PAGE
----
Kit earned a top three spot at the 2010 National Queer Slam. He is one of the leading artists in his community, using his poetry to communicate positive social change. Kit loves being a traveling artist and writer. Even when it’s hard, he says there’s nothing more rewarding than getting to do what he is most passionate about.
Kit Yan. With his boyish Hawaiian-style local boy charm and his genuine jolly laughter, one would never think upon meeting him that he has a reputation for being an R, even X-rated poet on stage. Through his writings and slam poetry, Kit has engaged his fans over the years with original and raw stories, which sew together his experiences as a radical queer and transgender Asian American traveling artist.
His upcoming album named after the title track, As We Fell, is perhaps one that Kit will even admit resonates a sense of purposeful incohesiveness. Through his anecdotes on heartbreak and the politics of love, Kit takes his audience through a journey of compelling narratives about rebuilding and repair. As personal as this album was for him to record, it was also one he hopes will empower his fans as they grapple with their own discovery of themselves.
Perhaps the spoken word was always part of his genome, for even at the young age of 5, Kit was found to be writing and speaking about relatively pertinent issues such as power struggles on the playground. When he was 9 years old, Kit even performed a dramatic rendering of Shel Silverstein’s The Giving Tree. Now 29, Kit has spent the greater part of his life not only literally and figuratively transforming his own identity, but also infusing his audiences with his unconventional views on sexuality, identity politics and intimacy. His poetry ranges from sweet and nostalgic to eyes-wide-open raunchy.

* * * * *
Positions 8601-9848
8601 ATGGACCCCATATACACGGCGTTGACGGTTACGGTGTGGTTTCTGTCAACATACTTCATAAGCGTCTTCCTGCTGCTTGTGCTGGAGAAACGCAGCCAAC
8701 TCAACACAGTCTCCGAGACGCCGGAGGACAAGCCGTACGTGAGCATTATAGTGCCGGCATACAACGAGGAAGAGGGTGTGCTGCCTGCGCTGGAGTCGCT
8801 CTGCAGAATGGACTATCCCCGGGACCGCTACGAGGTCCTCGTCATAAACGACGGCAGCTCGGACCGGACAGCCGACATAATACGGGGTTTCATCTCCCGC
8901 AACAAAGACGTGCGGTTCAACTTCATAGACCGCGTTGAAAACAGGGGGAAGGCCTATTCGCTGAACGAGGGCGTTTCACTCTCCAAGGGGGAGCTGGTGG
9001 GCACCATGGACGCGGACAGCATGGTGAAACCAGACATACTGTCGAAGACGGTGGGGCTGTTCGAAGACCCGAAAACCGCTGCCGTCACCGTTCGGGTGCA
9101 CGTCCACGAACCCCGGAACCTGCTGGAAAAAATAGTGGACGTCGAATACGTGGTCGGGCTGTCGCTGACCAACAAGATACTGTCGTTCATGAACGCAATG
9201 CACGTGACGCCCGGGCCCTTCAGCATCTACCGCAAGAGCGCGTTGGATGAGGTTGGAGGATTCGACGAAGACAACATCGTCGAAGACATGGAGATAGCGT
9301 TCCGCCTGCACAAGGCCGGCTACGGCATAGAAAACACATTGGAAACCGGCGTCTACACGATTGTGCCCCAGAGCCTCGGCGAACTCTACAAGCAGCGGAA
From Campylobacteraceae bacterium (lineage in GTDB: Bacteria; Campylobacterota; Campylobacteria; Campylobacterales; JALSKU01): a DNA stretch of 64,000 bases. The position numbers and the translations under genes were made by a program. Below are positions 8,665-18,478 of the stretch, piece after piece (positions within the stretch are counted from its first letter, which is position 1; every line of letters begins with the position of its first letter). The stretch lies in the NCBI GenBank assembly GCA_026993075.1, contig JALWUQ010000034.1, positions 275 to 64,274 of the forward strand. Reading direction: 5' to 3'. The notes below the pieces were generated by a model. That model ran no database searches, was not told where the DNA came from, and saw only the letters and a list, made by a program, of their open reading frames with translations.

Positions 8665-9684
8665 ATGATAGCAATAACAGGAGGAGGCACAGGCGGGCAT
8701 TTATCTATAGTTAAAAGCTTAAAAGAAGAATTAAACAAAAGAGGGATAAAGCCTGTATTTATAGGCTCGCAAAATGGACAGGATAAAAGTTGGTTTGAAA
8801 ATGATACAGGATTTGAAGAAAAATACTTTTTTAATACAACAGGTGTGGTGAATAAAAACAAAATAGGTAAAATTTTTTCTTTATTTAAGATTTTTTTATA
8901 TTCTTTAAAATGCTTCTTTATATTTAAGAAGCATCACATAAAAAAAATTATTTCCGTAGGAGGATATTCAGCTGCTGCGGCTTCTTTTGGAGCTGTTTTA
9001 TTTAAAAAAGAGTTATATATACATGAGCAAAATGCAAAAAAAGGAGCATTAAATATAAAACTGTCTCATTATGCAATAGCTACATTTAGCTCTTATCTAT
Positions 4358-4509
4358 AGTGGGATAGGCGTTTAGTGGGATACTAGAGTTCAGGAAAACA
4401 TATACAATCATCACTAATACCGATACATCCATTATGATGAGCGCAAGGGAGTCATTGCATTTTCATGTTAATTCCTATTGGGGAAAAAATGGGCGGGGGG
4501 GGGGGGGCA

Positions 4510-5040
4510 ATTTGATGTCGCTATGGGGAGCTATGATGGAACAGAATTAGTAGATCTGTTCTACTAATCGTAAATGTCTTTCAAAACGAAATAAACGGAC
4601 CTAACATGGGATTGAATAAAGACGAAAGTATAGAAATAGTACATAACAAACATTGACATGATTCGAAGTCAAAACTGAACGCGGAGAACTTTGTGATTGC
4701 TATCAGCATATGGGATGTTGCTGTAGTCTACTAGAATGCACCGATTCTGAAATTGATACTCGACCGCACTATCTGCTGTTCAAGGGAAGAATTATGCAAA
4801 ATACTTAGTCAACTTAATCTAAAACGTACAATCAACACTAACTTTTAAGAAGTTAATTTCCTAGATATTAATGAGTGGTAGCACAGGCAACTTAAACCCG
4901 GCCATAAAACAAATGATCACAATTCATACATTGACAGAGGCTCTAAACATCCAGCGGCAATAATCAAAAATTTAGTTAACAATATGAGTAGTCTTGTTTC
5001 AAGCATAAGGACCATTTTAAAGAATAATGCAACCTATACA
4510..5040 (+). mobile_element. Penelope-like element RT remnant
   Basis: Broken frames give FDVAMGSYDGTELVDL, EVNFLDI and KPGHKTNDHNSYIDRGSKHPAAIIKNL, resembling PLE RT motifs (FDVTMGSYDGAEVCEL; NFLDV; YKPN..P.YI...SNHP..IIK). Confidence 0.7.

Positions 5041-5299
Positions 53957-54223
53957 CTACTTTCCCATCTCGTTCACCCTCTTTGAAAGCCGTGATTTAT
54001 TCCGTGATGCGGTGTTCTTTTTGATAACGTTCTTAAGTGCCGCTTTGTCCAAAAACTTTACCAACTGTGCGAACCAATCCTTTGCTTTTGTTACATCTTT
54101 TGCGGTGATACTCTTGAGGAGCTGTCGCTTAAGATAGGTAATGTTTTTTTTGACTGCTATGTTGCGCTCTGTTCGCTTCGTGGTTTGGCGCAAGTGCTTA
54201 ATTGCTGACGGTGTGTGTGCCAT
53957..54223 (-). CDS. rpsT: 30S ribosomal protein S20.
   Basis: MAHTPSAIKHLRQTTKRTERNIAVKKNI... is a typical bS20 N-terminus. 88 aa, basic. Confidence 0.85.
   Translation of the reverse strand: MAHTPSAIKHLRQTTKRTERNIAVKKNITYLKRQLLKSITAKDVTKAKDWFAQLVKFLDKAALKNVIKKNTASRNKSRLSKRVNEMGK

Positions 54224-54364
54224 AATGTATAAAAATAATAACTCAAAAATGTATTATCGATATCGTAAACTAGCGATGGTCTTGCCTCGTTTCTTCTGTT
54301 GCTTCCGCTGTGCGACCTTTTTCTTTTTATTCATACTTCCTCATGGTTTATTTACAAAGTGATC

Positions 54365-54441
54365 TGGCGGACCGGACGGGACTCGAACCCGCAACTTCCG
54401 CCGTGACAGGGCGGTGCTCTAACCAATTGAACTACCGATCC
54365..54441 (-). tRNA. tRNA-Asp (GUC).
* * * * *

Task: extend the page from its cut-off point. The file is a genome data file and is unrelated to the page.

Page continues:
Kit Yan performs “26 Steps”, a love poem examining queer dynamics, transition and memory, and romance at the Queer Women of Color and friends performance night.
Kit is based in Brooklyn, but his busy schedule requires him to travel the country for the majority of the year. His dedication has gotten him featured in the HBO Documentary Asians Aloud, and earned him a top three spot at the National Equality March in 2010.
When Kit moved to the East Coast, one of the most important things he brought with him was his strong sense of family and community. As We Fell even includes a piece about his tight-knit circle of friends from O’ahu. Kit acknowledges that what he has chosen to say to the world through his art is, in reality, not interesting to the masses. In a world where issues tied to gender and sexuality are under constant scrutiny, where the color of ones skin affects peoples’ perspectives and where ones radical politics are challenged, Kit understands that his community is small. Despite the disproportion, this is where Kit thrives as a leading artist and these are the circles he represents and preserves. By default, he is a spokesperson and perhaps one of the most eloquent of his kind.
Even though he admits that the life of an artist is often a struggle, being a travelling artist, writer and life-long storyteller is what Kit was born to do. “Nothing compares to what you love,” he says. Indeed, the words of a true artist.
More information on Kit Yan can be found at: www.kityanpoet.com.
His latest album, As We Fell, is scheduled to be released before the end of the year. Check out his website for more information.
Here’s where you can find Kit:
December 2-4, 2011
Bold Gathering, Minneapolis, MN
December 8, 2011 @ 6pm
Interview and preview of some of the new tracks on his new album. Streaming online.
Also, look out for Kit on the Sister Spit Tour in April 2012!